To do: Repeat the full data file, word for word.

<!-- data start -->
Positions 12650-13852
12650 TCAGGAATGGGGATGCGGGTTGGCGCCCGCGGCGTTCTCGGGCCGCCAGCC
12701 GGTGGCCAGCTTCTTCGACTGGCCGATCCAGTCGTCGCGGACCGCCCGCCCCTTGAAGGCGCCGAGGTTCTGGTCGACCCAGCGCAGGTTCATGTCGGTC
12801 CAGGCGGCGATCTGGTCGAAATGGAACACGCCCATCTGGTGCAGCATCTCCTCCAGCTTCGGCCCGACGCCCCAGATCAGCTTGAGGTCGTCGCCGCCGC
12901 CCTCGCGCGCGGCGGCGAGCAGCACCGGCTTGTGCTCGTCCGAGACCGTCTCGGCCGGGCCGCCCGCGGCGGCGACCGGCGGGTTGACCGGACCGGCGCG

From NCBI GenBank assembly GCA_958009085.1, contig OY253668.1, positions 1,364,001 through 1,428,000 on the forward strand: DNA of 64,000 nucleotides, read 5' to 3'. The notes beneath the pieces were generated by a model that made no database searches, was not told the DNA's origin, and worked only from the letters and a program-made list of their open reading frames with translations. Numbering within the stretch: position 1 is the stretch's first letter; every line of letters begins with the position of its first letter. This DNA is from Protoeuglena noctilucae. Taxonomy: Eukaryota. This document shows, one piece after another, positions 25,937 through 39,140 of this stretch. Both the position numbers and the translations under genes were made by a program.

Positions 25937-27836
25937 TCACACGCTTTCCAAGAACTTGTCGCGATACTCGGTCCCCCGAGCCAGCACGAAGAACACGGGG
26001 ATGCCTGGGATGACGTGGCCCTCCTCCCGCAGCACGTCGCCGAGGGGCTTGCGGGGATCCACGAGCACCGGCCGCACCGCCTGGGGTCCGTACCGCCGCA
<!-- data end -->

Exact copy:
Positions 12650-13852
12650 TCAGGAATGGGGATGCGGGTTGGCGCCCGCGGCGTTCTCGGGCCGCCAGCC
12701 GGTGGCCAGCTTCTTCGACTGGCCGATCCAGTCGTCGCGGACCGCCCGCCCCTTGAAGGCGCCGAGGTTCTGGTCGACCCAGCGCAGGTTCATGTCGGTC
12801 CAGGCGGCGATCTGGTCGAAATGGAACACGCCCATCTGGTGCAGCATCTCCTCCAGCTTCGGCCCGACGCCCCAGATCAGCTTGAGGTCGTCGCCGCCGC
12901 CCTCGCGCGCGGCGGCGAGCAGCACCGGCTTGTGCTCGTCCGAGACCGTCTCGGCCGGGCCGCCCGCGGCGGCGACCGGCGGGTTGACCGGACCGGCGCG

From NCBI GenBank assembly GCA_958009085.1, contig OY253668.1, positions 1,364,001 through 1,428,000 on the forward strand: DNA of 64,000 nucleotides, read 5' to 3'. The notes beneath the pieces were generated by a model that made no database searches, was not told the DNA's origin, and worked only from the letters and a program-made list of their open reading frames with translations. Numbering within the stretch: position 1 is the stretch's first letter; every line of letters begins with the position of its first letter. This DNA is from Protoeuglena noctilucae. Taxonomy: Eukaryota. This document shows, one piece after another, positions 25,937 through 39,140 of this stretch. Both the position numbers and the translations under genes were made by a program.

Positions 25937-27836
25937 TCACACGCTTTCCAAGAACTTGTCGCGATACTCGGTCCCCCGAGCCAGCACGAAGAACACGGGG
26001 ATGCCTGGGATGACGTGGCCCTCCTCCCGCAGCACGTCGCCGAGGGGCTTGCGGGGATCCACGAGCACCGGCCGCACCGCCTGGGGTCCGTACCGCCGCA